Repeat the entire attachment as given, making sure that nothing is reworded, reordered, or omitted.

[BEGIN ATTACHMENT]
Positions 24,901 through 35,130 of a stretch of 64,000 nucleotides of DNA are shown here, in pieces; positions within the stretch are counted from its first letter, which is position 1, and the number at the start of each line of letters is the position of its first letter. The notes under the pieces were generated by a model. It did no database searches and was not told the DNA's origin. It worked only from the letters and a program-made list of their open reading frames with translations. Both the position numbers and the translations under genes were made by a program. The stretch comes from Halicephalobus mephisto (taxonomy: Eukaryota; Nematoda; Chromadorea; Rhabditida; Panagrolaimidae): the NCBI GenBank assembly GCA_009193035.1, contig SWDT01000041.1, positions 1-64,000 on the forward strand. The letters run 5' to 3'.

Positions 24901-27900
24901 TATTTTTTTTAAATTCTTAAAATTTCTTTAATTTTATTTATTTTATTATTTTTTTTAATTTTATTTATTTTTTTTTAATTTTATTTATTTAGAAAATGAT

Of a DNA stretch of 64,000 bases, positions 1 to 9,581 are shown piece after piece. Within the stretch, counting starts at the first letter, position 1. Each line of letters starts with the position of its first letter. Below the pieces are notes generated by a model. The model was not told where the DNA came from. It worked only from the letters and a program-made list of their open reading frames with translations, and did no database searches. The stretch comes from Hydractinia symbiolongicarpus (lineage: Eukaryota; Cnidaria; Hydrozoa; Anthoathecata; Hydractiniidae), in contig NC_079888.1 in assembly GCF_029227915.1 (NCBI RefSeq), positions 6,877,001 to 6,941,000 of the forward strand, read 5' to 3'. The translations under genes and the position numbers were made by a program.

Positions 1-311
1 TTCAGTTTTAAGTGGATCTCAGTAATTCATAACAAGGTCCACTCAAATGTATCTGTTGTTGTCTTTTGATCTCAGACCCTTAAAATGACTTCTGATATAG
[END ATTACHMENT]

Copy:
Positions 24,901 through 35,130 of a stretch of 64,000 nucleotides of DNA are shown here, in pieces; positions within the stretch are counted from its first letter, which is position 1, and the number at the start of each line of letters is the position of its first letter. The notes under the pieces were generated by a model. It did no database searches and was not told the DNA's origin. It worked only from the letters and a program-made list of their open reading frames with translations. Both the position numbers and the translations under genes were made by a program. The stretch comes from Halicephalobus mephisto (taxonomy: Eukaryota; Nematoda; Chromadorea; Rhabditida; Panagrolaimidae): the NCBI GenBank assembly GCA_009193035.1, contig SWDT01000041.1, positions 1-64,000 on the forward strand. The letters run 5' to 3'.

Positions 24901-27900
24901 TATTTTTTTTAAATTCTTAAAATTTCTTTAATTTTATTTATTTTATTATTTTTTTTAATTTTATTTATTTTTTTTTAATTTTATTTATTTAGAAAATGAT

Of a DNA stretch of 64,000 bases, positions 1 to 9,581 are shown piece after piece. Within the stretch, counting starts at the first letter, position 1. Each line of letters starts with the position of its first letter. Below the pieces are notes generated by a model. The model was not told where the DNA came from. It worked only from the letters and a program-made list of their open reading frames with translations, and did no database searches. The stretch comes from Hydractinia symbiolongicarpus (lineage: Eukaryota; Cnidaria; Hydrozoa; Anthoathecata; Hydractiniidae), in contig NC_079888.1 in assembly GCF_029227915.1 (NCBI RefSeq), positions 6,877,001 to 6,941,000 of the forward strand, read 5' to 3'. The translations under genes and the position numbers were made by a program.

Positions 1-311
1 TTCAGTTTTAAGTGGATCTCAGTAATTCATAACAAGGTCCACTCAAATGTATCTGTTGTTGTCTTTTGATCTCAGACCCTTAAAATGACTTCTGATATAG